Can There Be an Etsy for Fine Art?

Meet Cureeo, a new marketplace for artists and collectors.

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From left to right: Katie Dombrowski, Maida Swenson-Fortune, and Pepper Coate.

It's not so common to find female founders at start-up accelerators. The numbers are increasing, and there are some accelerators dedicated entirely to supporting women entrepreneurs, but still, it's a relatively rare sight. But when we walked into Excelerate Labs, we found a new company called Cureeo bucking the start-up stereotype.

CEO Maida Swenson-Fortune was seated with her partners Stephanie ('Pepper') Coate and Katie Dombrowski, working on a new marketplace for art-buyers. Cureeo aims to eliminate some of the drudgery of sales from the artist's workload, and some of the tedium of hunting from the collector's life. They hope to make fine art collecting more accessible to potential buyers who might lack the experience or confidence (or funds) they think they need in order to walk into a gallery.

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The site has a small group of curators who select new artists and work for the marketplace. Those curators also offer a version of personal shopping, helping individual buyers target their search based on general preferences and specific criteria. Users can upload images of art they like to Cureeo's consultation page, giving the experts a sense of their taste without requiring art world language to describe what they want.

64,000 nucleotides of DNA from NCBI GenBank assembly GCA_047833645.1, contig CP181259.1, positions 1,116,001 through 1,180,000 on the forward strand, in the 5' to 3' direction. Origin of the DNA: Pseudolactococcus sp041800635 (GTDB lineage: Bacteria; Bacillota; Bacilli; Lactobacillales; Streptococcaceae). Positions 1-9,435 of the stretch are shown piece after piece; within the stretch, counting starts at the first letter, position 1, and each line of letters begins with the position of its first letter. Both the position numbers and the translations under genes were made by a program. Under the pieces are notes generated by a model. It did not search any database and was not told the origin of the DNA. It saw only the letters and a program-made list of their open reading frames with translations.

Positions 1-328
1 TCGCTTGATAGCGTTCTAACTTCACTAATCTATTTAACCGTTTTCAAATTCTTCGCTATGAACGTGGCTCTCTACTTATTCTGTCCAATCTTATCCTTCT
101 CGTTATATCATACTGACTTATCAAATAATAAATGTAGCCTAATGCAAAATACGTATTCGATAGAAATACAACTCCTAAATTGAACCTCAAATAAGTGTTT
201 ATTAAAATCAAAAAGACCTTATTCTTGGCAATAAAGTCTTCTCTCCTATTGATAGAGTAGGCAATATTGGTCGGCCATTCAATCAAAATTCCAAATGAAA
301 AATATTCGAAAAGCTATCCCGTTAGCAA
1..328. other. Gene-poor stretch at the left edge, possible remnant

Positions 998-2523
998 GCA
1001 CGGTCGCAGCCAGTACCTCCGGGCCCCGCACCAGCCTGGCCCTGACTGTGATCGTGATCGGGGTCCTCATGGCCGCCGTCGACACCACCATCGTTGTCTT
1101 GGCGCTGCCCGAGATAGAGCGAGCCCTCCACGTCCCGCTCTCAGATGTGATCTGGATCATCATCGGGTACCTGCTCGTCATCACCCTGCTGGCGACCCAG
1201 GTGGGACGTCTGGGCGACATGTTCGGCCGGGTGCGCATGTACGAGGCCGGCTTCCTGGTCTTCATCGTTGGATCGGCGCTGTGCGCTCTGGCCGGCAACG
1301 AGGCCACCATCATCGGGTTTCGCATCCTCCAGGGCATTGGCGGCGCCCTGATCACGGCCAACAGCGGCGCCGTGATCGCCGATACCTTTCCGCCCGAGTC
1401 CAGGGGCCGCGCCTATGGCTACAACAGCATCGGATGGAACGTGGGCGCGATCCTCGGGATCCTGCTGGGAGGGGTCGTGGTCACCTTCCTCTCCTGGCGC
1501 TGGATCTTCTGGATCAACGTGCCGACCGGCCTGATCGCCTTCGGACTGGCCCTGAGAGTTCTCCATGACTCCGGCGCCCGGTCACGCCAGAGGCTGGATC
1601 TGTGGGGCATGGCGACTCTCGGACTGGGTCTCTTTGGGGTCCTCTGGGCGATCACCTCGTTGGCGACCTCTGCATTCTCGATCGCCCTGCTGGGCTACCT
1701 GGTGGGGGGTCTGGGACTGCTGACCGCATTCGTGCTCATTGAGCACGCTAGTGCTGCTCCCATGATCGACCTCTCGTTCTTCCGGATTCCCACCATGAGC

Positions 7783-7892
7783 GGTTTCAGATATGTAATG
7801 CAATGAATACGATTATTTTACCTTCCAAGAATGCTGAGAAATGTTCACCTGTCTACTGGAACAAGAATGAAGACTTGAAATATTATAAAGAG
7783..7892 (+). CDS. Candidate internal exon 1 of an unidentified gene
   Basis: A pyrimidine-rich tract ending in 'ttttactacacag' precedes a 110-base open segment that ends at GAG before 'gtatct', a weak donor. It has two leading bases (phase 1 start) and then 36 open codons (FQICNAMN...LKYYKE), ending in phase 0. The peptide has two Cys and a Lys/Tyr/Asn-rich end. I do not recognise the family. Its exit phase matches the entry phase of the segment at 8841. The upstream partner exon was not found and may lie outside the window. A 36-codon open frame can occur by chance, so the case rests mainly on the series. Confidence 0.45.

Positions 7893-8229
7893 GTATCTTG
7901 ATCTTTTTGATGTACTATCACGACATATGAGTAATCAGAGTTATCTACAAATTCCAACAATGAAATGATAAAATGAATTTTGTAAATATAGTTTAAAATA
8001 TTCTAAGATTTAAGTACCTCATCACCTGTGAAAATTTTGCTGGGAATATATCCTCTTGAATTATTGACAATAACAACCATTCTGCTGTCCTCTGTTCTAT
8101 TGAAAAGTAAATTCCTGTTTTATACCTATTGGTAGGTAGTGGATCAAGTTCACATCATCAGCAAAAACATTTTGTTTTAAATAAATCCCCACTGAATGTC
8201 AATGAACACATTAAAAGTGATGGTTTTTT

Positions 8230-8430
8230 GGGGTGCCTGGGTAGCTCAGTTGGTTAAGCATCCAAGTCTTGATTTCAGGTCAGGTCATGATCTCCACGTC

For artists, Cureeo wants to be a venue for them to display their work and gain visibility, rather than an exclusive representative of their collection. Cureeo handles presenting their art on the web; marketing through targeted advertising, SEO, and social media; and collecting payment from buyers. Like with Etsy, the artists are responsible for shipping their own work directly to the customer. 

"A lot of artists want something like Etsy but that is geared towards their work. I love Etsy, but it is very handicraft oriented and the average purchase is about 20 dollars," Swenson-Fortune said. "It's a very different purchase and a very process to buy something for 2,000 dollars."

Perhaps the strangest new feature of fine art buying in a digital domain is the return policy. If a Cureeo collector is not satisfied, they have seven days to return the work for a full refund--the last concession of an e-commerce business to the undeniable physicality of art.

Presented by

Sarah Rich is the editor of Smithsonian's Design Decoded blog, co-founder of Longshot Magazine and the Foodprint Project, and a former senior editor at Dwell. Her most recent book, Urban Farms, was published in June 2012. 

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